What are the key ingredients for a really good CV? What makes a CV stand out from the crowd? How do employers sort the wheat from the chaff? These are all good questions and I will attempt to give you the answers.
A really good CV has several qualities, which attract a potential employer’s eye: It is really well laid out with lots of white space in between sections and around the margins. The CV has clear headings throughout which clearly divide the CV up into parts that are easy to follow. It has bullet pointed lists of responsibilities, skills, achievements, qualifications etc. wherever possible as they’re easy to read and follow.
The CV should be the right length, in other words not too long and not too short. It should have enough information to describe you, your strengths, skills and achievements but without going overboard and giving too much information – I have seen 20 page CVs in the past!
It shouldn’t be too short though, because it will leave an employer none the wiser about you and what you can offer them. The rule of thumb is that if your working or education career is not that long, say less than five years, you may be able to get away with writing a one page CV. In fact one page CVs are becoming increasingly common and popular as employer’s time and attention spans grow shorter.
If you’ve had a few jobs and your career is more than five years old or you’ve had a long career in education studying a degree, masters and perhaps a Phd, then you probably need a two page CV, just so that you can fit everything in and do yourself justice.
The order of things on your CV is also really important and depends on what kind of job you are looking for, what industry and how fresh out of school or university you are.
Obviously your contact details go at the top of the first page and these days that means your name, email and phone number, not necessarily your address. Then usually a ‘profile’ summarising you, your career history, strengths and qualities and what you plan on doing next with your career and this should be no more than about six lines. Remember, brevity and getting to the point without waffle is key as employers are notoriously fickle and short of time, especially these days.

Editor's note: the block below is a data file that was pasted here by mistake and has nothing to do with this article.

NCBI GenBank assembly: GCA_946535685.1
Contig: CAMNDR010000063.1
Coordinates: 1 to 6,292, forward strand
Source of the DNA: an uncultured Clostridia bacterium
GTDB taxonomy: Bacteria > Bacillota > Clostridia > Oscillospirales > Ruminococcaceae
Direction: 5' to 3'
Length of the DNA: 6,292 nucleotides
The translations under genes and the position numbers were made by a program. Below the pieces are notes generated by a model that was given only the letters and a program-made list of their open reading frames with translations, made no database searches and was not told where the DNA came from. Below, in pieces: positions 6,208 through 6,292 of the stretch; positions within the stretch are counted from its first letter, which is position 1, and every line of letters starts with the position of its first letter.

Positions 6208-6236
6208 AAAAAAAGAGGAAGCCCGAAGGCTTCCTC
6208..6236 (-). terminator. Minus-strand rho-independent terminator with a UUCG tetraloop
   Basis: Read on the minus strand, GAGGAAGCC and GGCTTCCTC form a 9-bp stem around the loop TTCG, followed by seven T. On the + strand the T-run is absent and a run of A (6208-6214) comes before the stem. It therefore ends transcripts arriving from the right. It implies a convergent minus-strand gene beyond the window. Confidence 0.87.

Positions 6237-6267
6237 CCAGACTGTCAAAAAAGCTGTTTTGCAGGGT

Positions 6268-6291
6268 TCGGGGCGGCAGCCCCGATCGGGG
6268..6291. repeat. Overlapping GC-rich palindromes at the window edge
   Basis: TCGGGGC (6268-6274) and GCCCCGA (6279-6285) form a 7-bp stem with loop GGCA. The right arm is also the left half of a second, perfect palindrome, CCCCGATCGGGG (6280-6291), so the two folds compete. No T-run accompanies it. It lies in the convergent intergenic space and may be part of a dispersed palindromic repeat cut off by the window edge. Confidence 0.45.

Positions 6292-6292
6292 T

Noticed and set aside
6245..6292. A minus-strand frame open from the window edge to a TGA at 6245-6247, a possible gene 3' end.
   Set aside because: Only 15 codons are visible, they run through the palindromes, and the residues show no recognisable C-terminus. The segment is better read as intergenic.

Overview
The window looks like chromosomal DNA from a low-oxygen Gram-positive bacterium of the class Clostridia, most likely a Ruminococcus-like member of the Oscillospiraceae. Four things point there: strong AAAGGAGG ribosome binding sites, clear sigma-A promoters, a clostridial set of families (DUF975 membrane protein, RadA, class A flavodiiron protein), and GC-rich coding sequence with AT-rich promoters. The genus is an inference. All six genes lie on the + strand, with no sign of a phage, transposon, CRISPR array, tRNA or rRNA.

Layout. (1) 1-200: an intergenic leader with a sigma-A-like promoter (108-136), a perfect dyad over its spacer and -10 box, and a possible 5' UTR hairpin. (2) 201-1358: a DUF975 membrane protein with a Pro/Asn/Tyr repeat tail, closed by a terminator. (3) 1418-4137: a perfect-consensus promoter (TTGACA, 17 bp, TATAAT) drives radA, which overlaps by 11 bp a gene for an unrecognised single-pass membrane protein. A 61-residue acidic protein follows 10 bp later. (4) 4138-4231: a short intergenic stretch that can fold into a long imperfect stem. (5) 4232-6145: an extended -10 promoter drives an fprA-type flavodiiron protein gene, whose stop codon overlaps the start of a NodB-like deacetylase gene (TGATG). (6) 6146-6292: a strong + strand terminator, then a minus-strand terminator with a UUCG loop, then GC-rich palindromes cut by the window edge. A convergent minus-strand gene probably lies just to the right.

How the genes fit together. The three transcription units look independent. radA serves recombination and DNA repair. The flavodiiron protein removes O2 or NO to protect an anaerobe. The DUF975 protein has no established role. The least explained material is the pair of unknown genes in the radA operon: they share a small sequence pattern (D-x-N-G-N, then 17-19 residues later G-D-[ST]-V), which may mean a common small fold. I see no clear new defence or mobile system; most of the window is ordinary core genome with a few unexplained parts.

Next depends on what your profession is, what industry you’re in and what job you are applying for next. If you’re in an industry where qualifications are paramount, such as education or health care, then I would suggest putting your qualifications next because usually they are a pre-requisite to getting a job in those industries.
If your job is not dependent on you having the necessary qualifications and experience is valued more, then you need to put your employment history first, followed by your education, qualifications and training afterwards.
In other words, putting things on your CV in order of importance and relevance to the job and to the employer’s needs.
Things like interests can go at the end, if at all, there is a tendency these days for people to leave interests off as employers become more focused on job suitability rather than what makes you ‘interesting’.
There’s no need to include details of your referees because at this point of the job application process, you don’t need to provide them but merely point out the fact that you have references. The employer will ask for them if and when they are planning on making you a job offer.
Don’t put things that are irrelevant to your ability to do the job or give an employer an excuse to discriminate against you (it does happen!), so no age or date-of-birth, no mention of race, religion, whether you are married or not, if you have children, have a disability, your sexual orientation, whether you smoke, or anything else that frankly is none of the employer’s business.
If you’re not sure whether your CV cuts the mustard, then send it to a professional CV writer such as myself for a free CV review, or if you would rather your CV be professionally written, employ the services of a CV Guru.
You only get one chance to make a first impression, make sure that it counts!
The next step, if your CV is successful in getting you short-listed, is preparing for the job interview and answering those pesky job interview questions. For more help read my blog on job interviews. And if you are wondering where are all of the jobs in the first place and need help on that, read my blog 'Job Search - Where are the jobs?'
If you want to read a more detailed blog article about writing a good CV, then go to my other blog post called amazingly enough 'Writing a good CV'.
*Send your CV for a FREE CV review now - what have you got to lose?